It would be easy for me to call Firefly Adventures: Brigands & Browncoats (Gale Force Nine, 2018) a wargame. After all, it is essentially a skirmish-scale miniatures battle game. But to call this “just” a wargame is a real disservice to the designers. No, Firefly Adventures is clearly in the category of what I call an “Adventure Wargame”…with a heavy emphasis on misbehaving adventures!
Assemble Your Crew
Firefly Adventures advertises itself as a, “cooperative, mission based, skirmish-level miniatures wargame.” Combat, er, fighting will certainly be a major part of most
scenarios jobs, but there is also a need for more role-playing game (RPG)-like actions. The mix of cooperative play, RPG, and wargame elements is what makes Firefly Adventures a true Adventure Wargame. At the end of the day, success is not measured in Goons knocked out, but in money earned by the entire crew!
Playing a skirmish-scale miniatures wargame means you need a table and terrain. Firefly Adventures provides you terrain literally “out of the box.” No, really! The terrain is made out of the box! Overall, the quality of all of the components of Firefly Adventures is high as one might expect from Gale Force Nine, especially if you are familiar with Firefly: The Game (Gale Force Nine, 2013). If there is one weak point, it is perhaps the actual crew miniatures which, although large (28mm scale or better?) are in plain colors.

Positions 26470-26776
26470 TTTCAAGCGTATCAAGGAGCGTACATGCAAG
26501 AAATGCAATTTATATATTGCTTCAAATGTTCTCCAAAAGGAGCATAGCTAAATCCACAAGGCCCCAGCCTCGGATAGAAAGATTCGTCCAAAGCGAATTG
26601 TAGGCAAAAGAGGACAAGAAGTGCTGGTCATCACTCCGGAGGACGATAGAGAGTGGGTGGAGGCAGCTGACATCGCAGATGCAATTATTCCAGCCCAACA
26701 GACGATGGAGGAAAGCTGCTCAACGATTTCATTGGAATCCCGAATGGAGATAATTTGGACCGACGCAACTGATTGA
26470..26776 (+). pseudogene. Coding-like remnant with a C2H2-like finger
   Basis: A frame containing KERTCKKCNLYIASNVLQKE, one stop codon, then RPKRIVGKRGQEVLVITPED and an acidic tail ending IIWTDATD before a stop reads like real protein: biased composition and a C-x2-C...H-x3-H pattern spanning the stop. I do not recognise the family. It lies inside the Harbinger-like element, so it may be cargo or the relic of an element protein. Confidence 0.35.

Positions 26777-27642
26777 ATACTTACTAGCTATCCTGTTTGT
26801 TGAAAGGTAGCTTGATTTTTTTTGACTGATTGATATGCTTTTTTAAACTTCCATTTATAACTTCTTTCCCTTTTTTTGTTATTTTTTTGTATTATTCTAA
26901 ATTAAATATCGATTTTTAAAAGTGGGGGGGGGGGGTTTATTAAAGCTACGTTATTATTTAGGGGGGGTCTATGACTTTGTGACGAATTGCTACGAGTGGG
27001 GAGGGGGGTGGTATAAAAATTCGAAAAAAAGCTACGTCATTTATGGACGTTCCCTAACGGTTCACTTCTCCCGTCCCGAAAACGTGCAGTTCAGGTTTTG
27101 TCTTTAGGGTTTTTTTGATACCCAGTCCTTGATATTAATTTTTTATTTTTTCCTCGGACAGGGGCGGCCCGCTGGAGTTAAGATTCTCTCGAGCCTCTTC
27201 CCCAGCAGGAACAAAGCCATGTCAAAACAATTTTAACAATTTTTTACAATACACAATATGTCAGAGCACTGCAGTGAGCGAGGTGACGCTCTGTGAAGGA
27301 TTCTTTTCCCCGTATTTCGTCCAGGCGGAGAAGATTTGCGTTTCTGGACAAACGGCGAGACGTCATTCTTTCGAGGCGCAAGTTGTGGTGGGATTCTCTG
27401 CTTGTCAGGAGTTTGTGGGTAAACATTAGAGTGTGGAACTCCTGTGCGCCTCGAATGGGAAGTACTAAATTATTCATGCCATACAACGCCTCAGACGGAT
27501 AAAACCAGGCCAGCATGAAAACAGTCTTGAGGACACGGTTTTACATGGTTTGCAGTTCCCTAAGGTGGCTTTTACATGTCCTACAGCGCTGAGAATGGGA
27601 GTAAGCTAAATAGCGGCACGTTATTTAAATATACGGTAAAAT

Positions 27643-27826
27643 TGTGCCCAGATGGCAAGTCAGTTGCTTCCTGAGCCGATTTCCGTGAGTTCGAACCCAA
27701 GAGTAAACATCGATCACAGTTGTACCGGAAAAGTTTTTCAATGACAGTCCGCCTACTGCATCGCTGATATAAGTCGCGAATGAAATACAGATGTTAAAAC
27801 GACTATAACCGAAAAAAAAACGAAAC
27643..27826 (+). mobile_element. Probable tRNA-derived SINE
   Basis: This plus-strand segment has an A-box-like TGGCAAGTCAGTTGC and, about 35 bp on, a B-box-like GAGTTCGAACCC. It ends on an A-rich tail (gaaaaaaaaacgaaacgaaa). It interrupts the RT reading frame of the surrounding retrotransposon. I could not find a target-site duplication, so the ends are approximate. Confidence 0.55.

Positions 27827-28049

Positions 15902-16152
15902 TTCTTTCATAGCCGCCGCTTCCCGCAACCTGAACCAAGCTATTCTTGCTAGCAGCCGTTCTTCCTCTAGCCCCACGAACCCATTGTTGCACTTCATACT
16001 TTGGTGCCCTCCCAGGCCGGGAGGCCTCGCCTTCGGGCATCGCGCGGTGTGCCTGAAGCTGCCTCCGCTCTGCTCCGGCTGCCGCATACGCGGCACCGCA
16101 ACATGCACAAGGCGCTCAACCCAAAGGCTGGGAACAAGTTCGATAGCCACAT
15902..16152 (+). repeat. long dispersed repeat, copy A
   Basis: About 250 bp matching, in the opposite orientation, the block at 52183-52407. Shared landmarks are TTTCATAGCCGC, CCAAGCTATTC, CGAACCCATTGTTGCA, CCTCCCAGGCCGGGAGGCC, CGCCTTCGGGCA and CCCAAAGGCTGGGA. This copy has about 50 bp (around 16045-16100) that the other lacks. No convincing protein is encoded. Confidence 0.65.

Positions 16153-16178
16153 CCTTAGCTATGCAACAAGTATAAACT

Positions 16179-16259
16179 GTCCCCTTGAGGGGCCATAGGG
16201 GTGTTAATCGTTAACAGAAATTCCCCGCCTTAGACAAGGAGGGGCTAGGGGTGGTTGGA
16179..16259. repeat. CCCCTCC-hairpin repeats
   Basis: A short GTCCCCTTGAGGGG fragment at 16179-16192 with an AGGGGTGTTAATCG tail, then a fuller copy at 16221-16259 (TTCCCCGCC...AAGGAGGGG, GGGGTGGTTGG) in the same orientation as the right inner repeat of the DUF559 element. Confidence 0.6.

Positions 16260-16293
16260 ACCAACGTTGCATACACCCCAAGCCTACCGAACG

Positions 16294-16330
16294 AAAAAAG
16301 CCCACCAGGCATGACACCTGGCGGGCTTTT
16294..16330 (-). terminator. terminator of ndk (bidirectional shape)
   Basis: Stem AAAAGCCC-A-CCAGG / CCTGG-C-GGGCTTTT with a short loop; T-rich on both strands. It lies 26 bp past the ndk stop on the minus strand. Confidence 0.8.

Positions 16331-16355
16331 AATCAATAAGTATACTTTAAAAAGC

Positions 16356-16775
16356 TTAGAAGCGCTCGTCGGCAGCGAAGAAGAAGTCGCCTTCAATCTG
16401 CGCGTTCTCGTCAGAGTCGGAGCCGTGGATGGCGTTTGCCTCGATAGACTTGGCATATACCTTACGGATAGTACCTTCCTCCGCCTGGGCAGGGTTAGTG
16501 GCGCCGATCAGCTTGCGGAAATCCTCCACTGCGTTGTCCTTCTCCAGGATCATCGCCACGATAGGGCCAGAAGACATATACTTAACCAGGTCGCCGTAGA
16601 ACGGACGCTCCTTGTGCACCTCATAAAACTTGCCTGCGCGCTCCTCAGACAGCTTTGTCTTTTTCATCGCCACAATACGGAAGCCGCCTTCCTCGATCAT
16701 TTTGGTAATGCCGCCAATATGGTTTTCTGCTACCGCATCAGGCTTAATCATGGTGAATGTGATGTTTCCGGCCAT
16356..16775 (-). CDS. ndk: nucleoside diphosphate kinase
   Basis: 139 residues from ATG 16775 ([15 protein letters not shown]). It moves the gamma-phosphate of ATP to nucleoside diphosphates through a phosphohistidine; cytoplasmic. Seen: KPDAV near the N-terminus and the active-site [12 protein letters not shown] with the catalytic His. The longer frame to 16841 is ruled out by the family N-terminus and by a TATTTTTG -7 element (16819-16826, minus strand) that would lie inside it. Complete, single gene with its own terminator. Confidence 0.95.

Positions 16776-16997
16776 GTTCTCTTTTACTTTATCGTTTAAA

The most important game mechanism in Firefly Adventures, and perhaps the game mechanism that truly sets the game apart from many others is “The Timeline.” Every mission allows a certain number of “segments” which tracks the time allotted for the mission. Actions take different amounts of time which moves a character marker down the track. Whichever character is “last” goes next. Finish the job in time is a bonus; if you can’t finish in the time allotted the job is bust!
Big Damn Heroes
Firefly Adventures has many non-wargame elements. In addition to cooperative play, the players each have characters with skills and equipment. Each player character card has two sides, “Casual” or “Heroic.” Why one ever want to “act casual” is kinda beyond me; perhaps taking a few more jobs I can discover when it it best to not act all casual like.
My second-hand purchase of Firefly Adventures includes two expansions which adds character cards to complete the entire Firefly crew. It’s kinda sad that Gale Force Nine didn’t (couldn’t?) keep the game expansions flowing. In a sad sort of way it makes playing the game deliver the same bittersweet taste of the premature series ending.
It’s been many years since the TV show Firefly was cancelled. For boardgame players that are fans of the show Firefly Adventures may just be the shot of nostalgia they need. Want to revisit the characters and aim to misbehave a bit? Firefly Adventures truly is your wargame gateway to adventure.
Feature image courtesy RMN
RockyMountainNavy.com © 2007-2023 by Ian B is licensed under CC BY-SA 4.0